2 known as a perfectly elastic collision. Collisions in which kinetic energy is not conserved are known as inelastic collisions. Circular Motion:  When a constant force acts perpendicular to an object s motion, it causes it to move in uniform circular motion: its trajectory traces a circular path around a fixed point. As there is never any component of the force in the direction of the body s motion, it moves with constant speed, but its direction (and thus its velocity) constantly changes. By convention, angles are measured in radians when considering uniform circular motion.  The time taken for a body travelling in uniform circular motion with radius to complete one revolution is known as the period (denoted ). The body s speed is thus given by. The rate of change of the body s angular displacement (angular displacement is denoted by ) is given by, and denoted.  The position vector of a body moving in uniform circular motion is ( ) (see fig. 1). Its velocity is thus given by ( ) as. The body s acceleration is given by ( ). This demonstrates that the direction of the acceleration is the opposite of that of the position vector, i.e. towards the centre. It also shows that the magnitude of the acceleration is equal to, or as.  By Newton s first law, the above indicates that there must be a constant resultant force directed towards the centre in order for an object to move in uniform circular motion. This force is known as the centripetal force.  Newton s second law gives the magnitude of the centripetal force as.  An example of uniform circular motion is a conical pendulum, where a mass is suspended by a string at an angle (of ) to the horizontal and traces a circular path around the vertical axis (such as in a swingball game). Vertically, the system is in equilibrium, so (where is the tension in the string and is the weight of the mass). For uniform circular motion,. Thus. A special case of a conical pendulum is a mass on a string moving horizontally in uniform circular motion. In this case, ;. Gravitational Fields:  A field is the region in which a force operates. Fields cause forces at a distance; there does not need to be any matter between two bodies exerting forces upon one another.  Gravitational field strength ( ) is defined as the gravitational force per unit mass acting at a fixed distance from a body ( Fig. 1: ). It is measured in Nkg 1 (note that this is the same as ms 2, but gravitational field strength is not linked to motion the concept of weight and gravitational field strength are the same).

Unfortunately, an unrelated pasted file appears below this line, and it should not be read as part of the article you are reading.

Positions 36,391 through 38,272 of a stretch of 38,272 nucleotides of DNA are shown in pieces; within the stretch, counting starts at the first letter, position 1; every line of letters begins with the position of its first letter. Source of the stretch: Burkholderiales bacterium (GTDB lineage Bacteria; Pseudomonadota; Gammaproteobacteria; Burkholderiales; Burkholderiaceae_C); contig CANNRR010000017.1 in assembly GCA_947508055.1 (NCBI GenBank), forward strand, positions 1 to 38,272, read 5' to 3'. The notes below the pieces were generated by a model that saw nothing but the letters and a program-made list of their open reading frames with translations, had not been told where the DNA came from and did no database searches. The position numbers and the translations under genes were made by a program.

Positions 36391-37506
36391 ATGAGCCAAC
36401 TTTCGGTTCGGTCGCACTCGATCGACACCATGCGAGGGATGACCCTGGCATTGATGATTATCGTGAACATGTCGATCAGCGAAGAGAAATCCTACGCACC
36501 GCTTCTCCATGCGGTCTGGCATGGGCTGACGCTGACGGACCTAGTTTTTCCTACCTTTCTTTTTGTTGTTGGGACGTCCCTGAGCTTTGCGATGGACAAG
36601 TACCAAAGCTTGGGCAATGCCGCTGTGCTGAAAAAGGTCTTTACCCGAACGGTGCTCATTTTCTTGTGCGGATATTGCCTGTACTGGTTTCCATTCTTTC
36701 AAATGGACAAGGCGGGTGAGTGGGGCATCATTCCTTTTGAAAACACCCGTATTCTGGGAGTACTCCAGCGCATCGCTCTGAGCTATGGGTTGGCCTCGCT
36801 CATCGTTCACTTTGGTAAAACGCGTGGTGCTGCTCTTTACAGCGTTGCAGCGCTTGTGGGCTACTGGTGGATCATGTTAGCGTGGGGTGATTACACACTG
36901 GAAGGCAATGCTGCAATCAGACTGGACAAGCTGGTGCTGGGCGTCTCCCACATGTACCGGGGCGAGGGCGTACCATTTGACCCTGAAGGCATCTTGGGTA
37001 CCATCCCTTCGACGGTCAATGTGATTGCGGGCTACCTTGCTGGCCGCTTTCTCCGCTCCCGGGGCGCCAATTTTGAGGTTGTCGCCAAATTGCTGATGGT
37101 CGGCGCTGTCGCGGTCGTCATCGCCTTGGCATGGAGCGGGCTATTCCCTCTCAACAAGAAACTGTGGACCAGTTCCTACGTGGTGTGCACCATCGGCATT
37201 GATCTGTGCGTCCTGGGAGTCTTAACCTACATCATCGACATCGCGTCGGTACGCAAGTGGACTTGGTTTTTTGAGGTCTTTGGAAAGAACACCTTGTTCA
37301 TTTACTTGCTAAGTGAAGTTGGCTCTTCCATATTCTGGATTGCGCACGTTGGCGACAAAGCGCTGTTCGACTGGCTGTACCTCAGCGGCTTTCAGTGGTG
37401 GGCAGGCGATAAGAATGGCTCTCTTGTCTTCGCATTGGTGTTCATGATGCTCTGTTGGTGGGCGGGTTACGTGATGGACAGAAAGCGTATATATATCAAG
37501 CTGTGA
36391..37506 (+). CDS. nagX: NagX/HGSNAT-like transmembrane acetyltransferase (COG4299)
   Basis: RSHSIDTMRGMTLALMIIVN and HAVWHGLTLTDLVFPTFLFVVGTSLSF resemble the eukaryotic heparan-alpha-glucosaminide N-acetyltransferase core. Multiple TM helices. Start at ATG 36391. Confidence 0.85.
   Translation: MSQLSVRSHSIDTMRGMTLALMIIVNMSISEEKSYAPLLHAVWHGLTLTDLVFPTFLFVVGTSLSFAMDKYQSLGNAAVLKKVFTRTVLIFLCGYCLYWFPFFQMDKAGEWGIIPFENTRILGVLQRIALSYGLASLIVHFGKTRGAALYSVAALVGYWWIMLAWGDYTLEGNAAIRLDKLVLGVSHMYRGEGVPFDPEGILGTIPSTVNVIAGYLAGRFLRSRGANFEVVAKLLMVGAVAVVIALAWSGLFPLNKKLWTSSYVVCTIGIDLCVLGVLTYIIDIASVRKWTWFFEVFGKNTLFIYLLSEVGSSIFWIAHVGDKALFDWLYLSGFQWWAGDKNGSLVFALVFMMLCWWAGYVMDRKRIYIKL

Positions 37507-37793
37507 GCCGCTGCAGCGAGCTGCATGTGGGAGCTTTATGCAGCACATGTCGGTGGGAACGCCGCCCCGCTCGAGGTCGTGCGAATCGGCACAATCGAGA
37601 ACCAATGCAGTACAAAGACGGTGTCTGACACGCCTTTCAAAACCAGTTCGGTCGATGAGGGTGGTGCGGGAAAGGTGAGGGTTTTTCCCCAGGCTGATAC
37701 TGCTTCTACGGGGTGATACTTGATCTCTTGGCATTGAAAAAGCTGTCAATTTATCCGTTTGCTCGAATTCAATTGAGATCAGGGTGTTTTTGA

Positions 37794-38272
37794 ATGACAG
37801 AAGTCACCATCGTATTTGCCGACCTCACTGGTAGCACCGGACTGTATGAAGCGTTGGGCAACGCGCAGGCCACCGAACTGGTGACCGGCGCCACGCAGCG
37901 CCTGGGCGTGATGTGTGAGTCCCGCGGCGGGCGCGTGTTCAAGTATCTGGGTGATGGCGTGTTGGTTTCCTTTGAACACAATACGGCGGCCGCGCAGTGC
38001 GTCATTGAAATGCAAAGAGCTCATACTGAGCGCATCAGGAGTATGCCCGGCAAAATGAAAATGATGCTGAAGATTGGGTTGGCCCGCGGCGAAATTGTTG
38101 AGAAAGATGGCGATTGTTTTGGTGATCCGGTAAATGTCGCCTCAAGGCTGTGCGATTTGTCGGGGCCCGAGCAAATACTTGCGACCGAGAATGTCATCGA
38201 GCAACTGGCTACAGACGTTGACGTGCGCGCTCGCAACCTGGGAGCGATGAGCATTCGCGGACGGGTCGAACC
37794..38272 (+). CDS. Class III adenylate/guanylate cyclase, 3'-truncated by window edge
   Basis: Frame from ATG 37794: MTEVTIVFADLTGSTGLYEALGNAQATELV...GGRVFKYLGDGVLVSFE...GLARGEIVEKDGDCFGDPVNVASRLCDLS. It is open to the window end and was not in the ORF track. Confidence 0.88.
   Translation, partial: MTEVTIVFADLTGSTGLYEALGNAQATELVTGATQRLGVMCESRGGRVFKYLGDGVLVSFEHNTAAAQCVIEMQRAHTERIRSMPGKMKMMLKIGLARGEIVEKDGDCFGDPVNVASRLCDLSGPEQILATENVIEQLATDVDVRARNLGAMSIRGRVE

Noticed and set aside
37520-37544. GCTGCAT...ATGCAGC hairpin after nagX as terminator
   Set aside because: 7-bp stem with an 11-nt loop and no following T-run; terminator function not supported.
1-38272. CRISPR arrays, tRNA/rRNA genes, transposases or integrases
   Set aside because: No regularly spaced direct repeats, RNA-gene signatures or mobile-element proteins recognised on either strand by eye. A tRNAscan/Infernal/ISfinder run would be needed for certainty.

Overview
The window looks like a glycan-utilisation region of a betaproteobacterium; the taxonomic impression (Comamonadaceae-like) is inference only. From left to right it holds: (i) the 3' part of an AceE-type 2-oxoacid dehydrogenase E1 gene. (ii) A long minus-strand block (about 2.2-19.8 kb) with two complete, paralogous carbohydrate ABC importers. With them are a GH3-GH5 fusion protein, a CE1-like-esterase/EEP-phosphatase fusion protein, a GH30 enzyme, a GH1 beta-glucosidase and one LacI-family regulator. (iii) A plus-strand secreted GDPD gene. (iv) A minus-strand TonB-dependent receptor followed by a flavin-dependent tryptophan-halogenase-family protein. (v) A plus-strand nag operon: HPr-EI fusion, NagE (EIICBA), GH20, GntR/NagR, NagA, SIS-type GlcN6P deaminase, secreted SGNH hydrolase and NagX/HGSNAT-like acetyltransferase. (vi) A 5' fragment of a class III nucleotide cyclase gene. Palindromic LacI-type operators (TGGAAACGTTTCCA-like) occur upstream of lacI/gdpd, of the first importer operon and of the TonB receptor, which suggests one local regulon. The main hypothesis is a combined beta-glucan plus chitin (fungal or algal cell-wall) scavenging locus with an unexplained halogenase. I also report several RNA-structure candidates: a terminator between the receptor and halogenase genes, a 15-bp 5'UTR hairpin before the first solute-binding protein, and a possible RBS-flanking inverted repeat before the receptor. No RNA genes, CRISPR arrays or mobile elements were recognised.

3  Gravitational field lines can be used to represent a gravitational field. These are straight lines which pass through a body s centre of mass, and have directional markers pointing towards the body (as gravity is always attractive).  Newton s law of gravitation states that the gravitational force of attraction between two bodies is proportional to the product of their masses and inversely proportional to the square of the distance between them: where and are the masses of the two bodies (by convention denotes the greater mass), is the distance between them, and is the gravitational constant (c m 3 kg 1 s 2 ).  As the gravitational field strength is equal to force divided by mass, it follows that.  Providing the distances involved are greater than the radii of the objects being considered, bodies may be modelled as point masses when performing calculations. Such calculations may include determining the mass of a body given the radius and orbital period of one of its satellites. Planetary Orbits:  In the seventeenth century, Johannes Kepler discovered that the orbits of planets in the solar system are elliptical, and that their velocities change during their orbit. However, the implications of these observations are slight enough that planetary orbits may be modelled by uniform circular motion.  From empirical data, Kepler formulated his third law: that the square of a planet s orbital period is proportional to the cube of its mean orbital radius:.  Kepler s third law may be derived from Newton s laws, using the equations and. They can be equated to give. As, ( ). Satellites:  A geosynchronous or geostationary orbit is one in which a satellite remains in the same position relative to the earth s surface. All satellites must centre their orbits on the centre of the earth in order to maintain an orbit. Geostationary satellites must be travelling from west to east be over the equator, and have an orbital period of 24 hours.  Using the quantitative version of Kepler s third law ( ( ) ) one can calculate the necessary height of a geostationary orbit from the mass of the earth: it is approximately 35900km.  Uses of geostationary satellites include GPS, telecommunications and weather monitoring. Issues with geosynchronous orbits stem from the height required: it is costly in terms of money and energy to place the satellite into orbit. The height also gives geostationary satellites a wide footprint, which means a high power output is required for their signals to be receivable.  Lowlevel satellites orbit at heights of around 500km, and are not geostationary. They are less expensive than geostationary satellites and take more detailed images. They are used by the military, for intelligence and monitoring climate change at the poles. Introduction to Simple Harmonic Motion: